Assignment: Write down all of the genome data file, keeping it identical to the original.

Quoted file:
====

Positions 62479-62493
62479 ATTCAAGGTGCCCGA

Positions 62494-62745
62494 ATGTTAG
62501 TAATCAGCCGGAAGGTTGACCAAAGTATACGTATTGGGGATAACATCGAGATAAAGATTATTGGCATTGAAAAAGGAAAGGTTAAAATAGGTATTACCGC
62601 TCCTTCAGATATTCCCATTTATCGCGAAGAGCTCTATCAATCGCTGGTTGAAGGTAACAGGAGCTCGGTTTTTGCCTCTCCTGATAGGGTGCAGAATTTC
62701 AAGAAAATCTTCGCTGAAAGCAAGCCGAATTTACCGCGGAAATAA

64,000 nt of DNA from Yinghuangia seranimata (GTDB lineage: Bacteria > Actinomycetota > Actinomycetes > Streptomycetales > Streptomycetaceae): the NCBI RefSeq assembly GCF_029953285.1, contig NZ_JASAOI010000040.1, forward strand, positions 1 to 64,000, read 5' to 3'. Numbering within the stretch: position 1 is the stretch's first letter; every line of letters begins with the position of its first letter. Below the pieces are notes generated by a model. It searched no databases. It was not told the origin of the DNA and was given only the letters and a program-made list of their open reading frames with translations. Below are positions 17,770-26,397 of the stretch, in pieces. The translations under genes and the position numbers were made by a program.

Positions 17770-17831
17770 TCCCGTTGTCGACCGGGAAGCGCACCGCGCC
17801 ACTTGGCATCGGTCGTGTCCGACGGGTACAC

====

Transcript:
Positions 62479-62493
62479 ATTCAAGGTGCCCGA

Positions 62494-62745
62494 ATGTTAG
62501 TAATCAGCCGGAAGGTTGACCAAAGTATACGTATTGGGGATAACATCGAGATAAAGATTATTGGCATTGAAAAAGGAAAGGTTAAAATAGGTATTACCGC
62601 TCCTTCAGATATTCCCATTTATCGCGAAGAGCTCTATCAATCGCTGGTTGAAGGTAACAGGAGCTCGGTTTTTGCCTCTCCTGATAGGGTGCAGAATTTC
62701 AAGAAAATCTTCGCTGAAAGCAAGCCGAATTTACCGCGGAAATAA

64,000 nt of DNA from Yinghuangia seranimata (GTDB lineage: Bacteria > Actinomycetota > Actinomycetes > Streptomycetales > Streptomycetaceae): the NCBI RefSeq assembly GCF_029953285.1, contig NZ_JASAOI010000040.1, forward strand, positions 1 to 64,000, read 5' to 3'. Numbering within the stretch: position 1 is the stretch's first letter; every line of letters begins with the position of its first letter. Below the pieces are notes generated by a model. It searched no databases. It was not told the origin of the DNA and was given only the letters and a program-made list of their open reading frames with translations. Below are positions 17,770-26,397 of the stretch, in pieces. The translations under genes and the position numbers were made by a program.

Positions 17770-17831
17770 TCCCGTTGTCGACCGGGAAGCGCACCGCGCC
17801 ACTTGGCATCGGTCGTGTCCGACGGGTACAC